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The Roaring Women's Market
I am woman, hear my shutter



Camera shutter, that is. In a growing trend since the industry exodus of film to digital, 2005 marked a major shift in buying behavior, with women responsible for the majority of primary purchases made in the U.S. This momentum has continued to color the marketing landscape as we step into the second fiscal quarter of 2008-women now control 53% of primary purchases in the imaging sector, not to mention 80% of all consumer purchases. As we move out of the dark ages of darkrooms and white picket fences, women continue to move into photo specialty stores in droves, shedding some much-needed light onto the grey aisles of retail shops, and perfuming the sometimes cynical halls of tradeshows. Accounting for 66% of digital camera users in the U.S. (2002–2008 PMA Camera/Camcorder, Digital Imaging Surveys), women also have a stronghold over print sales, with 68% of all household printing controlled by women. Preserving family mementos has historically been a matriarchal duty, and the millennial mom, grandmother, and aunt are more technologically adept than their predecessors, which creates openings for new revenue streams like photobooks, scrapbooks, collages, and photo accessories like blankets, jewelry, and bags, transforming the industry from profession to lifestyle overnight.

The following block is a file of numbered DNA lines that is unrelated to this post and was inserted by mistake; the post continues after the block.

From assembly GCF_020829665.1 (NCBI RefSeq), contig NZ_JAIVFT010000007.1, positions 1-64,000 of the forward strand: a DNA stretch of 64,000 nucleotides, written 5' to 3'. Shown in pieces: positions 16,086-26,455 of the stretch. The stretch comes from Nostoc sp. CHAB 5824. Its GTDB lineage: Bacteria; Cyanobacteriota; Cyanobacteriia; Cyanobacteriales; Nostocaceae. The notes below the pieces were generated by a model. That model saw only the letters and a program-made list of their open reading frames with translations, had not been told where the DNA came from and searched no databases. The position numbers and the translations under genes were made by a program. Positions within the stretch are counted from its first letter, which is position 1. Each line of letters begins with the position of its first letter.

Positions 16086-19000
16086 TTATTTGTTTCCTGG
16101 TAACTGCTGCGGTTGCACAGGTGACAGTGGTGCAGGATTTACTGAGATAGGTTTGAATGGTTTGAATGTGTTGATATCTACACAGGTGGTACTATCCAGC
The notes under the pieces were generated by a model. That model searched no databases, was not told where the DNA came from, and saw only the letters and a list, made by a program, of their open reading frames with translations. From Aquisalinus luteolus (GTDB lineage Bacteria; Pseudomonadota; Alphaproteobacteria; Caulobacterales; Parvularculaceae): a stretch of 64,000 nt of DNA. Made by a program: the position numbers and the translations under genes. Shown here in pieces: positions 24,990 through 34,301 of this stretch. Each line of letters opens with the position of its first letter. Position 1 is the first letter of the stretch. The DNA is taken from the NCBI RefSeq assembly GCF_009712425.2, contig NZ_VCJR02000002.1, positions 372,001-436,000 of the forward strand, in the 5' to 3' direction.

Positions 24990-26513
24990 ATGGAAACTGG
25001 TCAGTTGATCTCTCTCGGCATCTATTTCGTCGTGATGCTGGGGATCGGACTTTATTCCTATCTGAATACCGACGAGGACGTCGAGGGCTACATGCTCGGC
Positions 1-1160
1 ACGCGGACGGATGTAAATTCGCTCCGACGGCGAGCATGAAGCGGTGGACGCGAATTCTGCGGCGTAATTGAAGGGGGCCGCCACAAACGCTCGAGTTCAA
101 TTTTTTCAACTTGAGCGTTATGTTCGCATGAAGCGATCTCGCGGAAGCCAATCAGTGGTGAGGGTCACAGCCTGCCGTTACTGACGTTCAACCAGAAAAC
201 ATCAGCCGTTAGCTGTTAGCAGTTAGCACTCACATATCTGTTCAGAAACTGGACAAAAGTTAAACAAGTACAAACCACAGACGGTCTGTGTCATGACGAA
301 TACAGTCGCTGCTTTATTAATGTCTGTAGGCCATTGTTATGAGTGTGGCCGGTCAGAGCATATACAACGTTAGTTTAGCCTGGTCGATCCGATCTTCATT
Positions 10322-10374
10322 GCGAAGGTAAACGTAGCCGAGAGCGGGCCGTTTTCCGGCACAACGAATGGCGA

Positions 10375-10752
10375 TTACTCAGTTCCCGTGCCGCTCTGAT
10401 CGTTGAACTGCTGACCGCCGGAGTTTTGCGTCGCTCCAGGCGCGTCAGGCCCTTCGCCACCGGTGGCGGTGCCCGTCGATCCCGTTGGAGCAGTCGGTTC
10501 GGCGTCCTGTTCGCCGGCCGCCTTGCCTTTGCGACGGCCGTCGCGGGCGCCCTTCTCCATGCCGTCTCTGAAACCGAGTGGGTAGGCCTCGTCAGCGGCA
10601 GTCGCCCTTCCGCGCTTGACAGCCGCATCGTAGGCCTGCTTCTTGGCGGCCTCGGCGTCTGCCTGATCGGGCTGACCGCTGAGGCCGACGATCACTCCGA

Much like the rest of the world, retailers have had to look at the numbers and wonder: "Is my operation women-friendly?" According to MARTI BARLETTA, CEO and founder of the TrendSight Group, and author of The Soccer Mom Myth: Today's Female Consumer, part of learning how to better accommodate women is first recognizing that they are a massive piece of the purchasing puzzle. "The only thing that we hear about in the news media is how women bring home 76-cents to every dollar that a man makes," says Barletta. "What we don't hear is that women bring home 55% of the average household income; that 27% of U.S. households are headed by single women; or that in 30% of coupled households, wives earn more than their husbands." Indeed, women are by far the dominant spenders in today's economy, filling higher-level positions in companies and retiring with more freedom than ever before.